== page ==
This week we feature an article by Patricia Fripp, executive speech coach and sales presentation skills trainer. She writes about how one negative interaction can affect the customer’s overall experience. At a time when every customer counts, we must never forget how our customers see us. One single negative contact can ruin your reputation in […]
This week we feature an article by Patricia Fripp, executive speech coach and sales presentation skills trainer. She writes about how one negative interaction can affect the customer’s overall experience.
At a time when every customer counts, we must never forget how our customers see us. One single negative contact can ruin your reputation in the eyes of not only that one customer but also everyone he or she knows. After all, word of mouth can work both for and against you.
You need to make sure everybody in your organization knows he or she is an important part of it. Each department depends upon and dovetails into the other to produce quality service or product. Everyone makes a difference: the sales force, the service technicians, the clerical staff, the PR department. They all work together toward the same goal, keeping the customers satisfied.
A perfect example of how everyone makes a difference is when I was in a Nashville hotel attending a Board of Directors meeting for the National Speakers Association. After the meeting, several of us went to the coffee shop to continue our deliberations. Each of us asked for exceptions or additions to the menu items, we wanted separate checks, and, to make things even more confusing, being speakers, we talked to each other continuously as the waitress patiently took our orders.
“My dear, all this confusion is going to be worthwhile. These guys are big tippers,” I said. She said, “I’m not being nice for a tip. It doesn’t even matter if I get a tip or not. If we give you good service, your group will bring back its business here and not to the competition.”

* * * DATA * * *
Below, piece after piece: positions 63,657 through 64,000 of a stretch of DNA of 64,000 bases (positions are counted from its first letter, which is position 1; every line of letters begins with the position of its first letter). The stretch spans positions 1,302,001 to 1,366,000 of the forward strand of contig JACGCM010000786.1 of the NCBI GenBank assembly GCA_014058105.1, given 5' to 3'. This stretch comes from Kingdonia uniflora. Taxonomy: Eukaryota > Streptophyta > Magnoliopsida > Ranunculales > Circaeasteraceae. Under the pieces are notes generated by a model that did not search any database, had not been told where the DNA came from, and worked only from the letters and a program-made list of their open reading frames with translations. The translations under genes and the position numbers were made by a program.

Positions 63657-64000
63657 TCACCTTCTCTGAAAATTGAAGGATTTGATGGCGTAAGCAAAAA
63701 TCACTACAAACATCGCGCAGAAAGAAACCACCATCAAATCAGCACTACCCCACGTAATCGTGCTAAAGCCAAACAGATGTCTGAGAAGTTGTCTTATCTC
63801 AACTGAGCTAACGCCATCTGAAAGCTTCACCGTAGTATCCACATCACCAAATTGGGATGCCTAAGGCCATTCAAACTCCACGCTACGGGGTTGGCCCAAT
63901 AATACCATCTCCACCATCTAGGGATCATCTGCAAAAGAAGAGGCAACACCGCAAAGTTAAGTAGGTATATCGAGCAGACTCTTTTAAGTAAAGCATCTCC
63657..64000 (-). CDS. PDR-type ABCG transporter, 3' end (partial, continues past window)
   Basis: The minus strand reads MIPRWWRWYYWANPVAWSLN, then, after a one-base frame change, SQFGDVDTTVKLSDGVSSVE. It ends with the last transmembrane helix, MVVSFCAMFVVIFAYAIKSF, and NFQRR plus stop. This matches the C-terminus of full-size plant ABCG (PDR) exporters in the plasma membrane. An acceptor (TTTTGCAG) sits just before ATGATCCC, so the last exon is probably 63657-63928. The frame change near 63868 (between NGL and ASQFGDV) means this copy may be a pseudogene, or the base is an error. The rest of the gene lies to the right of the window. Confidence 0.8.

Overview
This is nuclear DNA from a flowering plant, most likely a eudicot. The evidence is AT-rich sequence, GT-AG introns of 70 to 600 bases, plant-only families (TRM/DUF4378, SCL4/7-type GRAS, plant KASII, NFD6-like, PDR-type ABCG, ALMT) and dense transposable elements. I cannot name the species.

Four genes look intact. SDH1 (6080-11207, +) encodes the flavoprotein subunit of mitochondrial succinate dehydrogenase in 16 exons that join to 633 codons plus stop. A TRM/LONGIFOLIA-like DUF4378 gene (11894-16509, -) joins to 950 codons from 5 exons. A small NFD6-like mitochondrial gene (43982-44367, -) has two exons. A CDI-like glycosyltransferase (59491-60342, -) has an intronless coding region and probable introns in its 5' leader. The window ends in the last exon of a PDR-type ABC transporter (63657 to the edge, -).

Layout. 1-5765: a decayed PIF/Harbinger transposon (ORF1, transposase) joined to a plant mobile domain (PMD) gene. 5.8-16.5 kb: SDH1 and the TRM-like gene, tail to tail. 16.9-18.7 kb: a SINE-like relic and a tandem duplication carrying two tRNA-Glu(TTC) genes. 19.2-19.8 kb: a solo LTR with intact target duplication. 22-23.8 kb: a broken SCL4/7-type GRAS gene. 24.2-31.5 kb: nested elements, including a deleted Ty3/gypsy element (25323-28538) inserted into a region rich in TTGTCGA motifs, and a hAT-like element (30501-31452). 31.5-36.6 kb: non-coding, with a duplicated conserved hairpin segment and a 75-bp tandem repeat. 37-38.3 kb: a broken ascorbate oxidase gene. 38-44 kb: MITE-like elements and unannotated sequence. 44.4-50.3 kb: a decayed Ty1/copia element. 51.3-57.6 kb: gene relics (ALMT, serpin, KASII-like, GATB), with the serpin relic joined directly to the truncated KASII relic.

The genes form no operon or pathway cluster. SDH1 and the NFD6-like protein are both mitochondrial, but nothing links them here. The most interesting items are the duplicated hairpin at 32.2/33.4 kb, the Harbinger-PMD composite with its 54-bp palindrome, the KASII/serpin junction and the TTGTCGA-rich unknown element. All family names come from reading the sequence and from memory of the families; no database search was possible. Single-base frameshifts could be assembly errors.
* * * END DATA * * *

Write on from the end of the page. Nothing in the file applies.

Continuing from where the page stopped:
Isn’t that a marvelous attitude from someone on the front lines? I was so impressed that I wrote a letter to the hotel General Manager, congratulating him on his staff and especially the waitress at the coffee shop.
I never received a reply. That waitress wowed me with her service and her attitude, but the manager’s lack of response almost nullified her customer service savvy. Everyone makes a difference. I think the manager and the waitress should change places for a couple of weeks. She knows more about good PR than he does.
As the late great radio personality Paul Harvey said when we spoke at a convention in Las Vegas, “For a company’s advertising strategy to work, it has to be handled corporately and also individually.”
Recently I checked into a wonderful hotel in Southern California for a conference. As I got out of my taxi with two large suitcases and two smaller bags, I called to the only doorman, “Is there anyone to help me, please?” He was busy chatting to his two buddies, the valet parkers. He finally ran over and asked, “Are you checking in?”
A second hotel example.
My delayed flight arrived at the airport after 10 pm. I called my hotel and asked the desk clerk, “Can you send your hotel shuttle to pick me up?” He replied, “I will try to get it for you.” I said, “I would rather hear a ‘Yes’ or a ‘No,’ not ‘I’ll try.’ I am very happy to get a taxi, however, if you have a shuttle I won’t bill my client for the taxi.” His reply was, “Our shuttle only runs until 10 pm.”
Am I the only traveler who just wants a straightforward answer? Lesson learned: “I will try” means “Please take a taxi.”
Patricia Fripp is an executive speech coach and sales presentation skills trainer. She delivers her message through keynote speeches, breakout sessions, and in-depth customized training and coaching. Patricia is now virtually everywhere with FrippVT, her interactive, learn-at-your-own-pace, virtual presentation skills training.
For more articles from Shep Hyken and his guest contributors go to customerserviceblog.com.
Read Shep’s latest Forbes article: A PSA For Sales Leaders: Ditch Your Sales Scripts
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